Sassy singing Serbs won't bare all

Group refuses Playboy assignment unless bombs stop; eau de wrestler coming your way; custom boots for the royal pooches.


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Amy Reiter
May 5, 1999 8:00PM (UTC)

It may take the diplomatic skills of the good Rev. Jesse Jackson, fresh from his triumph shepherding U.S. hostages to safety, to smooth things over between a Yugoslav girl pop group named, perhaps no longer aptly, Models and Playboy magazine.

As an act of protest against the United States' role in the NATO bombings, the sassy singing Serbs have backed out of an agreement to pose nekkid for the American nudie mag. The good-lookin' gals also told racy weekly Svet magazine that they sang to protesters who were making a "human shield" to prevent one of Belgrade's major bridges across the Sava River from destruction.

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And Models aren't the only Yugoslav celebrities using their girl power to make an anti-U.S. statement. Folk singer Zorica Markovic said she'd like to cook for the Serbian troops, scrub their uniforms and "fight the enemy." And Jelena Karleusa, who has been described as "the voluptuous queen of 'turbo-folk,'" a combination of traditional Serbian folk and throbbing techno music, bemoaned the fact that she couldn't fight because she wasn't a man. But, according to Svet, she did what she could: She donned a black G-string and some low-slung army fatigues and sent word to Yugoslav President Slobodan Milozevic that "all Serbian women love you." Geez, at least Saddam Hussein was never that big with the ladies.

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The secret dreams of the rich and famous

"It's embarrassing really. If there is something I've always wanted to be, it's a really good painter."

Ex-Beatle Sir Paul McCartney, whose first art show recently opened in a small town in Germany. (The Guardian)


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What's next, Eau de Jesse Ventura?

Wrestler Diamond Dallas Page has taken a flying atomic knee-drop into the perfume ring. Yup, he's got his own scent: Nitro, created by Perfumania and World Championship Wrestling. You might expect it to smell something like blood, sweat, rubber and raging testosterone, but Perfumania CEO Ilia Lekach contends, "It's an upscale, classy fragrance."

Lekach says the world can blame her 17-year-old son, Zalman, for the men's fragrance, which will hit the stores in December. "He kept nagging at me," she told USA Today, "and I threw him out of the room -- until he said wrestling has 35 million customers." And just think how much stinkier the world would be if they all wore cologne ...

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Their dognesses' royal booties

Talk about the lapdogs of luxury. Queen Elizabeth II recently noticed her pet pedigree corgis were encountering persistent paw problems from the gravelly grounds of Buckingham Palace, so she's done what any conscientious dog owner would do: She's had shoes made for them.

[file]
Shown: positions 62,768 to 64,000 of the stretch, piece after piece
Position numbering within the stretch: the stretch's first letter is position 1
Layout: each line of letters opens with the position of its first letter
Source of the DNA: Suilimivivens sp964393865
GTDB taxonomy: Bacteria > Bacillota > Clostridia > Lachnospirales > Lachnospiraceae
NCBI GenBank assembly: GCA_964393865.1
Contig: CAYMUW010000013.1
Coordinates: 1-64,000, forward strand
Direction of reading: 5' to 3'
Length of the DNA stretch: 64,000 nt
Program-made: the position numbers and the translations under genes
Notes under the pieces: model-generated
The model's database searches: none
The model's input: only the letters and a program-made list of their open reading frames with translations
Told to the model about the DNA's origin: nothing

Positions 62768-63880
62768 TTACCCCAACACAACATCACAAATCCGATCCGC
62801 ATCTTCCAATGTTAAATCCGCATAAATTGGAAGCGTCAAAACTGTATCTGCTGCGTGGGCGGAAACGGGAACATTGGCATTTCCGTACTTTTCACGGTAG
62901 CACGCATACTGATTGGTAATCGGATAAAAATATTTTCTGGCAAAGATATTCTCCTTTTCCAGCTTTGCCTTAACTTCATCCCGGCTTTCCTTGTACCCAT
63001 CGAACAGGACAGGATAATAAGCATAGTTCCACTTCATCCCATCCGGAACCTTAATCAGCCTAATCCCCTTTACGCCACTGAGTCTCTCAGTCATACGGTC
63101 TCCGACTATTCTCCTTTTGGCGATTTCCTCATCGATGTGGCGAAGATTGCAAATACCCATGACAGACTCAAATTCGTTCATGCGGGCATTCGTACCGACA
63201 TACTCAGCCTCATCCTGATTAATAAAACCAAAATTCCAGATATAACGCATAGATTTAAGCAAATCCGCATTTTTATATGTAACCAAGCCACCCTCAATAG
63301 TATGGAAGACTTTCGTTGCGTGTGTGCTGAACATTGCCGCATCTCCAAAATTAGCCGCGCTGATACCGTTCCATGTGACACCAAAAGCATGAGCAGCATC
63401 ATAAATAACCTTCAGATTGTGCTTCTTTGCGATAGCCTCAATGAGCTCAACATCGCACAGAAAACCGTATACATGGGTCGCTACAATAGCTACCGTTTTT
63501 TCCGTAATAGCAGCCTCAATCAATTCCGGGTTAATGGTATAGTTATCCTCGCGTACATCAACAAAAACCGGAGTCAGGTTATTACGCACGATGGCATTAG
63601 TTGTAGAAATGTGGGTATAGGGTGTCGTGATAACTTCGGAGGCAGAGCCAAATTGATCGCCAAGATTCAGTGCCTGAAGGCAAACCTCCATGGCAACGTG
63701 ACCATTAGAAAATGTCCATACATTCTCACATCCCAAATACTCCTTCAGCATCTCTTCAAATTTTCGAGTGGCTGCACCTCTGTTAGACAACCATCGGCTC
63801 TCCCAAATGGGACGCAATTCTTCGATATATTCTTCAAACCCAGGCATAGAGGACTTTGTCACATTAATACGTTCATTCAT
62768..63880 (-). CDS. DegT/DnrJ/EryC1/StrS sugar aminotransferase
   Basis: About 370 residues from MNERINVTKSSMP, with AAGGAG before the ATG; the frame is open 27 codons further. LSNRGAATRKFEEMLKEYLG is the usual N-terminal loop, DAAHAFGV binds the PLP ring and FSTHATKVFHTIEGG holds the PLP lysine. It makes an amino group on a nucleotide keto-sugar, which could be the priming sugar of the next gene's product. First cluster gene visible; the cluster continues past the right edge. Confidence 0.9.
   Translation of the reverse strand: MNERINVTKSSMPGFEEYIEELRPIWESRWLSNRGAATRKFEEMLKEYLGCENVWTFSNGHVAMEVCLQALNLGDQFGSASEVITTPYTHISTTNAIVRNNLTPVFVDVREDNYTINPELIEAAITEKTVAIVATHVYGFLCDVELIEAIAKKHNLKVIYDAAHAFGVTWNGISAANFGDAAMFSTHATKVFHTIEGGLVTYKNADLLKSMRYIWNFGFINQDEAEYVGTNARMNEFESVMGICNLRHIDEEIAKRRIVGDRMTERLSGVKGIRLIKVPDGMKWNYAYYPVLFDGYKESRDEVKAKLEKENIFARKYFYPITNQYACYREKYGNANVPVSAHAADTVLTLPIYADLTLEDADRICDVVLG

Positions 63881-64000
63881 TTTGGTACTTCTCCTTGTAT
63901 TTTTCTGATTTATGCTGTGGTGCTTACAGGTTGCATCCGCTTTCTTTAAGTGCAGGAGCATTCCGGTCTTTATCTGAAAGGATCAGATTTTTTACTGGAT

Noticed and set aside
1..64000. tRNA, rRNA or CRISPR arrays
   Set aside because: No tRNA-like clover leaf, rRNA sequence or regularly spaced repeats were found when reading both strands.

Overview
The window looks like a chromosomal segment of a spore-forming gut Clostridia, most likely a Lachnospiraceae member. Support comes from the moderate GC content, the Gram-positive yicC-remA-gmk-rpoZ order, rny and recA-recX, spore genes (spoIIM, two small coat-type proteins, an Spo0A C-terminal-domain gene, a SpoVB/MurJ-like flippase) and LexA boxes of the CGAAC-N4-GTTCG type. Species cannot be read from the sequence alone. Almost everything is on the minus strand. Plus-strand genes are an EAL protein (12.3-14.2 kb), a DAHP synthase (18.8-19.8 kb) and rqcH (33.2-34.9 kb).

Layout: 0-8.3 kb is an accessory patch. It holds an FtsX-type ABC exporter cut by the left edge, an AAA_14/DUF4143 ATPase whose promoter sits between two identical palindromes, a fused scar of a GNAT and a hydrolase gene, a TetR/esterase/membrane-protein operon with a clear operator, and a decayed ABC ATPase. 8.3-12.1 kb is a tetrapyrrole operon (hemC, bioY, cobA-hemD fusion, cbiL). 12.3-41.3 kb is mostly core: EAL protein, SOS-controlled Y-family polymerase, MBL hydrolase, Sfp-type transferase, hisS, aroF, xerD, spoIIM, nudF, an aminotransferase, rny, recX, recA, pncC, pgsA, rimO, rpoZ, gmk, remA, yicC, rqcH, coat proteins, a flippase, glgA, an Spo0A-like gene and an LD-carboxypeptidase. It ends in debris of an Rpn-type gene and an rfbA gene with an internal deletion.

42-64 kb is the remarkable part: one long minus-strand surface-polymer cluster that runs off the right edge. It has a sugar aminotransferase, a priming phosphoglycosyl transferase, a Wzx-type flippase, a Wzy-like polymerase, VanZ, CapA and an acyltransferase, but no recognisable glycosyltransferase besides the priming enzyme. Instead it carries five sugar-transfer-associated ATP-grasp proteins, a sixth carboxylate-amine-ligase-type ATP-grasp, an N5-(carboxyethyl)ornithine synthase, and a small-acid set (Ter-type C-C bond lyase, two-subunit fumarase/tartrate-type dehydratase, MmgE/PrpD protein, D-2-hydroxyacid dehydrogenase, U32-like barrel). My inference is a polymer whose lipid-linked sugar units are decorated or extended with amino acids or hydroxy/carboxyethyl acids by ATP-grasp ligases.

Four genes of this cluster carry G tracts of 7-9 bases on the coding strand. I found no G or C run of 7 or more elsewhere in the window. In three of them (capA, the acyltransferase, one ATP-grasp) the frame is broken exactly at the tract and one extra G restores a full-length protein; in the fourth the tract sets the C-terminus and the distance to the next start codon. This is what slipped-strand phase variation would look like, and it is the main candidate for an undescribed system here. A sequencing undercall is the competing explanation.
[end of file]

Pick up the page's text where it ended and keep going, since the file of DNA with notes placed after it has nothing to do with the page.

Originally designed as prison-dog riot gear, the rubber-soled reinforced boots, made from the synthetic nylon fabric sometimes used in mountain footwear, are not available to the general public. But when the queen's staff heard about them, they sniffed out the inventor, Douglas Buchanan, and commissioned him to bark up a few made-to-order sets for the royal pooches.

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"It's quite complicated fitting them to the dogs because their front paws are larger than their rear ones," Buchanan recently told the Sunday Times of London, explaining that he was unable to make certain queen-requested adjustments "because different species will stand on their paws in very different ways."

Having doggedly overcome early reluctance from shoe-sporting prison pups to lift their paws, Buchanan's boots may soon outfit police-force and fire-department hounds. And, he says, "We might look at a slipper for dogs."

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But can it belt out a tune?

"This ride has big features and curves, just like me!"

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-- Dolly Parton, on the opening of the Tennessee Tornado, a shapely $8 million roller coaster at her Dollywood theme park.

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Judyth, is that you?

No sooner had a I run my third installment in the continuing saga of Judyth, the book-writing gal who claims to have been alleged JFK assassin Lee Harvey Oswald's secret love-connection, than Salon People received a missive in a similar breathless, addle-brained style to the one I was first sent by Judyth.

The sender, however, asserts she is not Judyth, but rather a colleague who is not allowed to talk to the press (coincidentally, Judyth's agent, Peter Cox, has forbidden her to speak with me) and who is using Judyth's e-mail rather than her own "so she can't know it was me ... she would shoot me if she knew I was doing this" (watch those casual remarks). According to the brave e-mailer, Judyth is "for real ... I have seen her evidence. Even check stubs ... Must say I was impressed." (By the way, the correspondent so intent on concealing his/her identity that he/she hijacked Judyth's computer to send me an e-mail, signed the message with an alleged first name.)

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And I clearly touched a nerve with my casual dismissal of Oswald's puny purported token of affection -- apparently one of Judyth's central pieces of evidence. Writes the writer who is not Judyth, "I saw the green glass (not that plain)."

If this correspondence keeps up, I may collect all these e-mails and put together a book of my own. What do you think, Mr. Cox?


Amy Reiter

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